Commercial Drone Design Solutions Take Flight

Chips, Boards and Platforms

The control, camera and communications electronics inside today’s commercial drones have to pack in an ambitious amount of functionality while keeping size, weight and power as low as possible.

By Jeff Child, Editor-in-Chief

There aren’t many areas of embedded systems these days that are as dynamic and fast-growing as commercial drones. Drones represent a vivid example of a technology that wouldn’t have been possible if not for the ever-increasing levels of chip integration driven by Moore’s law. Drones are riding that wave, enabling an amazing rate of change so that 4k HD video capture, image stabilization, new levels of autonomy and even highly integrated supercomputing is now possible on drones.

 

The Intel Aero Ready to Fly Drone is a pre-assembled quadcopter built for professional drone application developers. The platform features a board running an Intel 2.56 GHz quad-core Intel Atom x7-Z8750 processor.

The Intel Aero Ready to Fly Drone is a pre-assembled quadcopter built for professional drone application developers. The platform features a board running an Intel 2.56 GHz quad-core Intel Atom x7-Z8750 processor.

To get a sense of the rapid growth of drone use, just consider drones from the point of view of the Federal Aviation Administration (FAA). Integrating commercial drones into the FAA’s mission has been a huge effort over the past couple years. To paraphrase Michael P. Huerta, Administrator of the FAA, there are over 320,000 registered manned aircraft today and it took 100 years to reach that number. In contrast, only nine months after the FAA put its drone registration process in place, there were more than 550,000 registered users—comprised of both hobbyists and commercial drone users.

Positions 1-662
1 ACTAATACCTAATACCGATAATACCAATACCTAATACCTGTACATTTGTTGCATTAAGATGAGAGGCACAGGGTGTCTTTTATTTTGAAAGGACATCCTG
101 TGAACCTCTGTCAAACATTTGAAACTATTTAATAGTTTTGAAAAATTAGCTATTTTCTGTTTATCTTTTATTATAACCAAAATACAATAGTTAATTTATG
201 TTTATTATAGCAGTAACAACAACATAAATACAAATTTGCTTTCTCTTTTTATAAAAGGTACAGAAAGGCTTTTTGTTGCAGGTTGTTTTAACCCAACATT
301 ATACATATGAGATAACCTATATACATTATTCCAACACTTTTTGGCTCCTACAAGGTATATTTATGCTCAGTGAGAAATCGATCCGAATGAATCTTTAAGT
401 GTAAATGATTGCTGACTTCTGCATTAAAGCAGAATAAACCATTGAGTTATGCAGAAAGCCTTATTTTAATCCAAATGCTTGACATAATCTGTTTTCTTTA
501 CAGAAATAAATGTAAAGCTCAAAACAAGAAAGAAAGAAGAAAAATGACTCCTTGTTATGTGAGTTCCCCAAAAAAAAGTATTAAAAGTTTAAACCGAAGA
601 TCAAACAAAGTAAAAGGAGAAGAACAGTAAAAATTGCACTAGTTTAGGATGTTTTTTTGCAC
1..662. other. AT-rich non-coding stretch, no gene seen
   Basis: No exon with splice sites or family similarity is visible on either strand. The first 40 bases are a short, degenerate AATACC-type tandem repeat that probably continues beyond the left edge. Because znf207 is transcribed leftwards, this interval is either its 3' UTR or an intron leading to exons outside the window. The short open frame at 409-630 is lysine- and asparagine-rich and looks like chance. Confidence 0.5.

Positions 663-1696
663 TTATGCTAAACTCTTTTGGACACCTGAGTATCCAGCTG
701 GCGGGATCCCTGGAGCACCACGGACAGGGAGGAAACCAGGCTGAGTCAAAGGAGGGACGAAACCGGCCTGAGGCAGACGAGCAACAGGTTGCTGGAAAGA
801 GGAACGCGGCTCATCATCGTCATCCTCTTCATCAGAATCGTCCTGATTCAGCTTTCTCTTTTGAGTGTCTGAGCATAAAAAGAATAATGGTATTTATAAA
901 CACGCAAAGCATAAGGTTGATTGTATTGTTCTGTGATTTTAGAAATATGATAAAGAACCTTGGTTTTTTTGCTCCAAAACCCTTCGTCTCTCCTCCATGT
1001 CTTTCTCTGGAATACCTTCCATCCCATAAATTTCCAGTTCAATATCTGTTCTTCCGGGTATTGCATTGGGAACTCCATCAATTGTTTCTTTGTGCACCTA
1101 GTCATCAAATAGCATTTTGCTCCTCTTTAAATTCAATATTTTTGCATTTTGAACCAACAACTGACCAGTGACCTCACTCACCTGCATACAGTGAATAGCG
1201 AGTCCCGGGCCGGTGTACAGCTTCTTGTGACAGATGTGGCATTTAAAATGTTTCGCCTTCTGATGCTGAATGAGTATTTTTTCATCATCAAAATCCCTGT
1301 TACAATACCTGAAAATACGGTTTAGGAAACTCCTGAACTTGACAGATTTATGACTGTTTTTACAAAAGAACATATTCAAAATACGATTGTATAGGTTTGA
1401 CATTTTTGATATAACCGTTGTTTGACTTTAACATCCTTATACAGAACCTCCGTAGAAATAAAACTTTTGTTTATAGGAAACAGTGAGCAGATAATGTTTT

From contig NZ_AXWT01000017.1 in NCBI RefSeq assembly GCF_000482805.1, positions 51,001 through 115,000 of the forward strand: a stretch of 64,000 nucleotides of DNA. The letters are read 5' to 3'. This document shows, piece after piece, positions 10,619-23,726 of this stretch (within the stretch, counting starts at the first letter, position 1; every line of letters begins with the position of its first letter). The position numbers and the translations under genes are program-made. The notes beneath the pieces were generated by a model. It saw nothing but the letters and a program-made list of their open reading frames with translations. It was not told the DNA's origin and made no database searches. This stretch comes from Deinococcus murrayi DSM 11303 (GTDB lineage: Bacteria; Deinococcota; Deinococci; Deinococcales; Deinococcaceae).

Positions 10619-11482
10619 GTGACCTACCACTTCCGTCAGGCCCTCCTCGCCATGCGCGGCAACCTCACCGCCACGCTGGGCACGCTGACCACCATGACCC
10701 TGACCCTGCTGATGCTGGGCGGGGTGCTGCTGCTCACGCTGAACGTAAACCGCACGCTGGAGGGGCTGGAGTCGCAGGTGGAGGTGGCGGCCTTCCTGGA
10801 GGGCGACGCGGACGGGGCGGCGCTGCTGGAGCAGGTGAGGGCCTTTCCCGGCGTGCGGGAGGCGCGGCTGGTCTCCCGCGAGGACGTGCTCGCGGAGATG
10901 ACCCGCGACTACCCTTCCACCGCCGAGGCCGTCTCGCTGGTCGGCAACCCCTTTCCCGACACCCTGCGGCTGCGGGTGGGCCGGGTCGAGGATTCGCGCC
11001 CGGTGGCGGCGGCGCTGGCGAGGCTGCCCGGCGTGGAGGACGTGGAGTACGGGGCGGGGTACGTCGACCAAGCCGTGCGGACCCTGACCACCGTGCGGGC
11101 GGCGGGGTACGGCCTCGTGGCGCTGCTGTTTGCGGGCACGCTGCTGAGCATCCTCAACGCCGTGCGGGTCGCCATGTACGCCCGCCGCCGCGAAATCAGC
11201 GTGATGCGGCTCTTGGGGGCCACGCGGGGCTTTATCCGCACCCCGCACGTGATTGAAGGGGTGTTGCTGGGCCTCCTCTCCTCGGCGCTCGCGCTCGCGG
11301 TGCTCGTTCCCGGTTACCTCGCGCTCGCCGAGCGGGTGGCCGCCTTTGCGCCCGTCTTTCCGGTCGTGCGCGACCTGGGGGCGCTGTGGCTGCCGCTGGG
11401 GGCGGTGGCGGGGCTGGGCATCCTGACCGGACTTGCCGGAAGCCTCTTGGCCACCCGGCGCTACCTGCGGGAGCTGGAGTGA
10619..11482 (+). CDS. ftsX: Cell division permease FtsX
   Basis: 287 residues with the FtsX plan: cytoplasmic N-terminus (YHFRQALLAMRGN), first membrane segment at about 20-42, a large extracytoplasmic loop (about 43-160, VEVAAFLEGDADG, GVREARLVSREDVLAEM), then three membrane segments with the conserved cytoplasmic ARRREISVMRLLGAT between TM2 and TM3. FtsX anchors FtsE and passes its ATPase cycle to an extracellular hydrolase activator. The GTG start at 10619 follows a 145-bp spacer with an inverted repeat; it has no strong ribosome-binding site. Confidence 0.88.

Electronics for Drones

Today’s commercial/civilian drone technologies are advancing faster than most people could have imagined only a couple years ago. And drone designs will continue to reap the benefits of advances in processor / chip technologies, sensor innovations and tools that make them easier to create. Feeding those needs, chip and board vendors of all sizes have been rolling out solutions to help drone system developers create new drone products and get to market quickly. Among these vendors are large players like Intel and Qualcomm–along with a whole host of specialized technology suppliers offering video ICs, single-chip cameras and a variety of sensor solutions all aimed at drone platforms. ….

We’ve made the October 2017 issue of Circuit Cellar available as a sample issue. In it, you’ll find a rich variety of the kinds of articles and information that exemplify a typical issue of the current magazine.
Don’t miss out on upcoming issues of Circuit Cellar. Subscribe today!